A-style and its corporate stablemate brand AM Glory (another irreverent brand built with veiled reference to that part of the male anatomy which wakes up earlier than he does) are creating promotional currency by challenging what is publicly acceptable.
A much greater understanding of the subversive marketing movement can be found here in the Street Marketing Edition of French-English language marketing journal UNIQUE. It raises the question of what will prevent the subversive marketing movement from continuing to shock us and change the goalposts for acceptable commercial behavior within the context of society.
Without doubt, the success of FCUK and A-style will be emulated by other brands in the pursuit of the dollar. And until a limit is drawn, the behaviors of this infant marketing technology known as buzz marketing will give rise to many other "out-there" brands, each intent on shocking society to obtain brand recognition.
It was the presence of the A-style imagery on broadcast free-to-air television that made a huge difference to my perceptions.
The Internet is going global and mobile all at the same time. Within a few years there will two thirds of the people on the planet all seeing imagery via the Internet. It cannot be stopped, but at least it’s a place where you can choose what you see. It is an environment of choice.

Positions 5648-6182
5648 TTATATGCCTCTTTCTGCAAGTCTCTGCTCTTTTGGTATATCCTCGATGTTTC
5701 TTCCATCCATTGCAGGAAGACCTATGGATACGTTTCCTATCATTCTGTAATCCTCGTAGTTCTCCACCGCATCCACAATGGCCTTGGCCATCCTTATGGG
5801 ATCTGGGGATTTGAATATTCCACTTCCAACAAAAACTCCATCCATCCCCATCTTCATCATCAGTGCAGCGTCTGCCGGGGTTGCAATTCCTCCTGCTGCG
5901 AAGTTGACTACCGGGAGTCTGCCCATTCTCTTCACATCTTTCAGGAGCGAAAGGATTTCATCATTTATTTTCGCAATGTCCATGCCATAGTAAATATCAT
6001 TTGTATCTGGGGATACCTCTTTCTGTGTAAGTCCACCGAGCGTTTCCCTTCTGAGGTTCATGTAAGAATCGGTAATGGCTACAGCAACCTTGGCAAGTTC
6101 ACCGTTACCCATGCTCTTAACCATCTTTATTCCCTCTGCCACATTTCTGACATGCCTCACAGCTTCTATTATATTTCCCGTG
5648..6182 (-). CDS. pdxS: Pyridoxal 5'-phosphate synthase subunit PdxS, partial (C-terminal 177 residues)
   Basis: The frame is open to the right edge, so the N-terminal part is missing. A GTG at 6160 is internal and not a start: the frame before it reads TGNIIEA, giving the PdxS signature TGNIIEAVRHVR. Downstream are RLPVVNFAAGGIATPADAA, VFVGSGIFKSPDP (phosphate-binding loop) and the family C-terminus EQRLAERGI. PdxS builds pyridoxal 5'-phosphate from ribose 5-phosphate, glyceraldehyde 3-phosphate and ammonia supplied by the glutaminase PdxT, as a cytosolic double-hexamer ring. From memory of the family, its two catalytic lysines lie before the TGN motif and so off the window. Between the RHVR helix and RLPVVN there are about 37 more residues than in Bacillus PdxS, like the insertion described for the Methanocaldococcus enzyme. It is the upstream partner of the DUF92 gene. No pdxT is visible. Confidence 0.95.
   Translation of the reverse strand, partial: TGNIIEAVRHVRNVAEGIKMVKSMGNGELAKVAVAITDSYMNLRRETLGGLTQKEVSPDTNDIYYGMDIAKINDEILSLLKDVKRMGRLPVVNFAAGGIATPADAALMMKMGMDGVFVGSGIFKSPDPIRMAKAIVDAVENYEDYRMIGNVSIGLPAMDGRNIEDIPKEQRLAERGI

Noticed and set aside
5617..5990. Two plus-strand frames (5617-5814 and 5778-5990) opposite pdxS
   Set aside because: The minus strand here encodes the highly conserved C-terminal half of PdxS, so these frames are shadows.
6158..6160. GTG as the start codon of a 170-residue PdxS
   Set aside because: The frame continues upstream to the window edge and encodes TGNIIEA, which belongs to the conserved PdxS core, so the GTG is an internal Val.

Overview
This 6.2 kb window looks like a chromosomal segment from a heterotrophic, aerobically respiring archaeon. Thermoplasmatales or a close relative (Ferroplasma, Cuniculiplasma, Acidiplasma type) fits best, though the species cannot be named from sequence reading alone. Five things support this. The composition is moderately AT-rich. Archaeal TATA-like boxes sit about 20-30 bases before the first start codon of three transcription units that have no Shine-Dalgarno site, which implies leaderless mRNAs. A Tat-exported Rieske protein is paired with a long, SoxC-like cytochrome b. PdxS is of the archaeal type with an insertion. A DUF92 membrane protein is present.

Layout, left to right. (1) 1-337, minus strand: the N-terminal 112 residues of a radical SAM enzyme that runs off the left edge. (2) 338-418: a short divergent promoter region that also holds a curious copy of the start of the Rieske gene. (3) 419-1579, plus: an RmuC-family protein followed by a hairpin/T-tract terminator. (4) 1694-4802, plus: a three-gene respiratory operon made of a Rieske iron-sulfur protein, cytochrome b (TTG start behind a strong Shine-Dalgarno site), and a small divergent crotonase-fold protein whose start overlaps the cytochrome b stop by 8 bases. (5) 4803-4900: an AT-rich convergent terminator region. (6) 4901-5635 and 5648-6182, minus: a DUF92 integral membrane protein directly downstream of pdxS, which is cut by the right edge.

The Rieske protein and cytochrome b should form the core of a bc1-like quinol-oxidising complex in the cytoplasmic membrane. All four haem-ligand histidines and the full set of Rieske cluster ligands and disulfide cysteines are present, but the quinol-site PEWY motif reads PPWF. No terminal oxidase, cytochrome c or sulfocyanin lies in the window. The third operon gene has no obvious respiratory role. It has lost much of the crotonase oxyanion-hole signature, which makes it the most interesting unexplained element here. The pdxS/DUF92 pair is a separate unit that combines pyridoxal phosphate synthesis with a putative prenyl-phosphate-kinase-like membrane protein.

Broadcast TV is a different animal and has direct access to the public psyche. It’s possible that the TV stations broadcasting the event may have been unaware of the imagery in the background.
The international sports sponsorship has long been the domain of smart marketers with large budgets, so it is interesting to see the arrival of A-style in the big league when most of its marketing budget would have been spent on stickers until now.
Curiously, international sports sponsorship has also been the domain of marketers of products which have questionable benefit to society and difficulty getting past regulatory frameworks in many countries – alcohol, tobacco and gambling. The governments of the world are already addicted to the money they glean from taxes on revenues from both these areas, and the international gateway to society of satellite TV has bypassed existing local laws many times already. While these subjects are seen by many as relatively clear-cut in terms of the negative impact they cause on the health of individuals and society as a whole, the debate over the appropriateness of subliminal marketing tactics like those used by A-Style falls into a greyer area, but it's one that warrants discussion in the era of ever expanding global media.